The Government has agreed to extend the Cashless Debit Card trial sites in Ceduna, South Australia and East Kimberley, Western Australia due to the strong independent evaluation results, released today and in consultation with community leaders.
The Wave 1 Report of the independent evaluation being undertaken by ORIMA Research concluded that “overall, the [trial] has been effective to date… in particular, the trial has been effective in reducing alcohol consumption, illegal drug use and gambling – establishing a clear ‘proof-of-concept’.”
The Cashless Debit Card aims to reduce the devastating effects of welfare fuelled alcohol, drug and gambling abuse. Over time it is hoped the card will assist people to break the cycle of welfare dependency by stabilising their lives and helping them into employment.
The Report found “most stakeholders felt that excessive alcohol consumption was at a “crisis point” and was having wide-ranging negative impacts on individuals, their families and the community.”
Under the current trial, 80% of welfare payments are placed onto a recipient's card, with the remaining 20% placed into their regular bank account.
The trial has consisted of 3 parts – a Cashless Debit Card, comprehensive support services to help people break their addictions, and a community leadership group to guide the design and implementation.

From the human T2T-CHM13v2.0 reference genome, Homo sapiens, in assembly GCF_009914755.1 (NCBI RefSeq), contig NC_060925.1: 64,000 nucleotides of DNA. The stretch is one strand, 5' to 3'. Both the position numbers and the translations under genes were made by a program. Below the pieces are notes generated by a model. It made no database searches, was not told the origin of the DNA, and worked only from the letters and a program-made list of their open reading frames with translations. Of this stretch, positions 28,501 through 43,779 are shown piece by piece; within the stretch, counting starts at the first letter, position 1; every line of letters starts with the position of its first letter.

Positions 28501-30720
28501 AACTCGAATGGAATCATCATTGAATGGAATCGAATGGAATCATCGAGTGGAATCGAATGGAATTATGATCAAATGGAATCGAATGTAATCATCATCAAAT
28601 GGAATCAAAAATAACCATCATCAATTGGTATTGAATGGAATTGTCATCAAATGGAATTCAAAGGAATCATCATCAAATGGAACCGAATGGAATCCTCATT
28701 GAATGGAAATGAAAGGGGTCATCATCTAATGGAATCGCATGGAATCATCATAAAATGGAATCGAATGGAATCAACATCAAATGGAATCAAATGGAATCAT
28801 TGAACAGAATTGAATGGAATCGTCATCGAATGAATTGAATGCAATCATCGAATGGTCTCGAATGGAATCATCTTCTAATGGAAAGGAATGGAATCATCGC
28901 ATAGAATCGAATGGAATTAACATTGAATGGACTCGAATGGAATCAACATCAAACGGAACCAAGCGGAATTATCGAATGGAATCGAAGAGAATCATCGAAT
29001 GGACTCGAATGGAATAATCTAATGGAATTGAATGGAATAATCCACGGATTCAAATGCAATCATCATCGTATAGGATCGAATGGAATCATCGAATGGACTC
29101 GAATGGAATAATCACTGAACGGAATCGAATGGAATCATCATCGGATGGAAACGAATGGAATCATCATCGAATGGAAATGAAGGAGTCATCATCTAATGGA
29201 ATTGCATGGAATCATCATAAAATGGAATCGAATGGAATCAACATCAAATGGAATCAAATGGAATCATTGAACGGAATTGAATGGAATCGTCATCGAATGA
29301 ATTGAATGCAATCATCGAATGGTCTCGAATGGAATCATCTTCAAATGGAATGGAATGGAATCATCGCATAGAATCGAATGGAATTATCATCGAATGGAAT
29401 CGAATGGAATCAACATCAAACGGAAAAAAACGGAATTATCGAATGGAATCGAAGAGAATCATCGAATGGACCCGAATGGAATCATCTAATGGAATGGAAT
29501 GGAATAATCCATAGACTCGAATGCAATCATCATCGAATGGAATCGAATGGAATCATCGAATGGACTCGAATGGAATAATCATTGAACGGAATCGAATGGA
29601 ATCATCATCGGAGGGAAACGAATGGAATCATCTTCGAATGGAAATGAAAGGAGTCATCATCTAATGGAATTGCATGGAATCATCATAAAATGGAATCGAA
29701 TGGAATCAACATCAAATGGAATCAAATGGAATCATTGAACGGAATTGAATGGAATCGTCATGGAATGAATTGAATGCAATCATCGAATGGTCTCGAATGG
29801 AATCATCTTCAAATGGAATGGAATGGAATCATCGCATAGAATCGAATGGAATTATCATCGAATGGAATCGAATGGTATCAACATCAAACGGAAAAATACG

The Report outlines key results across the two trial sites including:
In addition, the evaluation data states a significant proportion (31%) of the participants surveyed indicated they had been better able to care for children and save more money.
Reductions in alcohol consumption, illegal drug use and gambling have been “largely driven by the impact of the debit card quarantining mechanism and not by the additional services provided,” according to the Report.
The Report supports other data from local partners and anecdotal feedback:
Minister for Human Services, Alan Tudge, worked with the community leaders on the design and implementation of the trial and believes the results support an extension of the card.
“The card is a not a panacea, but it has led to stark improvements in these communities. There are very few other initiatives that have had such impact.
“A large part of the success has been the close working relationship with local leaders, who have co-designed and implemented the trial with us. The South Australian and Western Australian State Governments have also been very supportive.
“There is still a lot of work to do, but if we can continue on this path, then over time we can make these communities safe, healthy and prosperous once again,” Minister Tudge said.
The extension of the card will allow the Government to make fully informed decisions about the future of welfare conditionality. The final evaluation report by ORIMA Research is due mid-2017.